August Walla
c. 1971

Colored pencil

Dom Museum Wien

OM/AS 24-31

Modern and Contemporary art

On view

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Photo: Leni Deinhardstein, Lisa Rastl, Dom Museum Wien
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the artist as an omnipotent figure

One of the leading figures of Art brut, August Walla is known for his powerful inventions of new words and characters, which he renders in brilliant colors.

With a mean grin, this black creature looks out of the horizontal-format colored-pencil drawing. Purple letters in the right top corner identify the strange being: it is neither human nor animal, but the “Devilgod Walla.”

August Walla is known for colorful drawings in which he combines image and writing, toying with language and inventing new words. His works are informed by an idiosyncratic imagery. Subjects he often used include a figure in bathing trunks, his self-created “hell sign,” or the hammer and sickle. Time and again, he portrayed himself as a “devilgod.”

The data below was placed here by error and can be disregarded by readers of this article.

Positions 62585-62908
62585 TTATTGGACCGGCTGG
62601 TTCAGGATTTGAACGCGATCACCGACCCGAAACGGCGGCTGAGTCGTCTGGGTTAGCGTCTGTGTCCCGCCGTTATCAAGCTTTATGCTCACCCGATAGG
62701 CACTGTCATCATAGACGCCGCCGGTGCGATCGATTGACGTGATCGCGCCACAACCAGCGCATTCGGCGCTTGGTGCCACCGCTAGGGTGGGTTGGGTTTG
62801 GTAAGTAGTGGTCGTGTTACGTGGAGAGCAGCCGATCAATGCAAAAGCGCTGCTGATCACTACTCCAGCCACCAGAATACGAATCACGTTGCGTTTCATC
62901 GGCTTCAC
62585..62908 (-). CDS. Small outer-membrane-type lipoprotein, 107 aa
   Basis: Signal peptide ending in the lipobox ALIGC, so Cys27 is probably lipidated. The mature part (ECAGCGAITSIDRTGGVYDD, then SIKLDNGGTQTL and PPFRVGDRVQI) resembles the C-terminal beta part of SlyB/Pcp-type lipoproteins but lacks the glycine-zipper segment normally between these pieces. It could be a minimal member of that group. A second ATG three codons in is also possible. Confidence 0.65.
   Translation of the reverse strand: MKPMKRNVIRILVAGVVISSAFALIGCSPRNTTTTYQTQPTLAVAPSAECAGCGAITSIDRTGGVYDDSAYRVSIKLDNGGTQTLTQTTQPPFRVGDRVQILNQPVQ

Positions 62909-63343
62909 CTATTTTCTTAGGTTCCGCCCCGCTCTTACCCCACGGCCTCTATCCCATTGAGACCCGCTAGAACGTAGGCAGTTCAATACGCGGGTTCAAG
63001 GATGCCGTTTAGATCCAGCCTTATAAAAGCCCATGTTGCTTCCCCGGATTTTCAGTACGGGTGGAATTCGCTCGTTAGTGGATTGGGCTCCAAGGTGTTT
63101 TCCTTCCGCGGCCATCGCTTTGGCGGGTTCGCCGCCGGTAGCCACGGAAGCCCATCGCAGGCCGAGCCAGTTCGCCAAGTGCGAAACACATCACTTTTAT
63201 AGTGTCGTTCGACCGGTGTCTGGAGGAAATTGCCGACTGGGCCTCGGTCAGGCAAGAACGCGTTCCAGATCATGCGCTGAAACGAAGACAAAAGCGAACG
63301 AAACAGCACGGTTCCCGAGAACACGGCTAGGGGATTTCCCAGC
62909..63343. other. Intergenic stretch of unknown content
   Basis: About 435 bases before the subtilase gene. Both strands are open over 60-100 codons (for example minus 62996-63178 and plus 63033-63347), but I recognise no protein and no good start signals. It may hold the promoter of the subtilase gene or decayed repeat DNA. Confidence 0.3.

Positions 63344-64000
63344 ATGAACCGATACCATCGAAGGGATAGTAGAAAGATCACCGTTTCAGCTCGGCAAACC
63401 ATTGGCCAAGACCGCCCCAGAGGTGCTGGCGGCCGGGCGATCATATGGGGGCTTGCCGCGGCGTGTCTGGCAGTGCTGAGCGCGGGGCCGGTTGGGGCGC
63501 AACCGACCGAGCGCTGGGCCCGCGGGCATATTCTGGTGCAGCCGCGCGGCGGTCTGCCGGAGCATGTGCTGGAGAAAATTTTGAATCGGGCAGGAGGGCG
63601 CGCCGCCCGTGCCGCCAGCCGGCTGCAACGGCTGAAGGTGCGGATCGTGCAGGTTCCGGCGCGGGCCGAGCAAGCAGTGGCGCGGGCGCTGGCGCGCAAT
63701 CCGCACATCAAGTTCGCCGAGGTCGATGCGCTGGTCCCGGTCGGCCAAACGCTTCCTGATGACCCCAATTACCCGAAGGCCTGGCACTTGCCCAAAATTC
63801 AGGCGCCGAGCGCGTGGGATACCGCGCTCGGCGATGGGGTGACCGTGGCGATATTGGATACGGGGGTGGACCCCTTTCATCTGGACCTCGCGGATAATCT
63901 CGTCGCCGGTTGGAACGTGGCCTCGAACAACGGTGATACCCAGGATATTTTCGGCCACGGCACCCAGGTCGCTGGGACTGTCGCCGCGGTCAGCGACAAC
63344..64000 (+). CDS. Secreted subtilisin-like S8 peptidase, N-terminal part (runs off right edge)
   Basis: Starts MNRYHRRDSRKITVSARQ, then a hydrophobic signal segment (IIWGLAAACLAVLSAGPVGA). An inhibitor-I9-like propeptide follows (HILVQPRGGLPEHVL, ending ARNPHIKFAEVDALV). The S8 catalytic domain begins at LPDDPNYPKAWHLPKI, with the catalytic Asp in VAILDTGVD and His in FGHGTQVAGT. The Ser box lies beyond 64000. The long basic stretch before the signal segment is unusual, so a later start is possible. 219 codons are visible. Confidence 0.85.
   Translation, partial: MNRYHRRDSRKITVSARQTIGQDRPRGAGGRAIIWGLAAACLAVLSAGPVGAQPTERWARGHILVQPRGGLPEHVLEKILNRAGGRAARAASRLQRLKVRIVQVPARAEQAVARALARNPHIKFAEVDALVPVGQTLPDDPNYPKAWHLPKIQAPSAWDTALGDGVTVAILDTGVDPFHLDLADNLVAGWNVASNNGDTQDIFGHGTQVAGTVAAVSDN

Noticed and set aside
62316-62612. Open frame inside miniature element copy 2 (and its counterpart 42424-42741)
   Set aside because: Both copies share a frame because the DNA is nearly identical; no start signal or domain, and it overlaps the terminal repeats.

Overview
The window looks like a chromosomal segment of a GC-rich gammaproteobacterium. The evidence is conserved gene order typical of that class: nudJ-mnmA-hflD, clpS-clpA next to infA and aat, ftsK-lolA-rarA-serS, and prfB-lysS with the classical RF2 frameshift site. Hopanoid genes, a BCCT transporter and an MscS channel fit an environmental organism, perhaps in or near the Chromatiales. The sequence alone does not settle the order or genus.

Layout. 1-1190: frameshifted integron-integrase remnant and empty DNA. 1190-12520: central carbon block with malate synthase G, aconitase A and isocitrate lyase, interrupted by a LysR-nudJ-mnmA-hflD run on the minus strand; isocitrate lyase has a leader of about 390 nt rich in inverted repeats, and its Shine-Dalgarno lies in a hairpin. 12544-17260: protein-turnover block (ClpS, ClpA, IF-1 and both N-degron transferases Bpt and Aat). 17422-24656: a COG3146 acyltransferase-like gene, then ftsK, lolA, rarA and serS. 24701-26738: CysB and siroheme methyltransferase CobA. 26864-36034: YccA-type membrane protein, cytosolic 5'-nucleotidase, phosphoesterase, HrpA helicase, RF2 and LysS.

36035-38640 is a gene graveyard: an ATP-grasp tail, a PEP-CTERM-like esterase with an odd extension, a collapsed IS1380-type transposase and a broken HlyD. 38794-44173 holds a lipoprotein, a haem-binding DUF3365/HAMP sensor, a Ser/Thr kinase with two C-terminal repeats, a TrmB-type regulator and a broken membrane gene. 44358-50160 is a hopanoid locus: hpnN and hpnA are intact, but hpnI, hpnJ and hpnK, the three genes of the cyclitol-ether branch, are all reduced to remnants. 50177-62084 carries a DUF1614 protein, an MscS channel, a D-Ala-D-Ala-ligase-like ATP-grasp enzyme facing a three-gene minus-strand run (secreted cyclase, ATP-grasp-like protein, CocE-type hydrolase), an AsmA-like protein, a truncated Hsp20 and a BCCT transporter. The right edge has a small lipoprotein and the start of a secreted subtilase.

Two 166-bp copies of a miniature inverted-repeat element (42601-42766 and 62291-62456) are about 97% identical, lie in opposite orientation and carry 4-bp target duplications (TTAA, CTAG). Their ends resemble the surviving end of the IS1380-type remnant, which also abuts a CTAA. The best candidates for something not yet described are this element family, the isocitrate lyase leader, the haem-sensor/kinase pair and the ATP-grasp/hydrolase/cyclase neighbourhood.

Like Oswald Tschirtner or Johann Hauser, Walla was a “Gugging artist,” who spent his life in the state mental hospital in Gugging, Lower Austria. In the 1960s, Leo Navratil, a psychiatrist working in the institution, discovered the talents of his patients and encouraged them to engage in art activities. Today, the works from Gugging are main works of so-called outsider art or art brut. Like children’s drawings they are created outside, and unperturbed by, the influence sphere of art history. Walla is also well-known for his room in the psychiatric ward in Gugging, whose walls he covered with paintings all over, from top to bottom.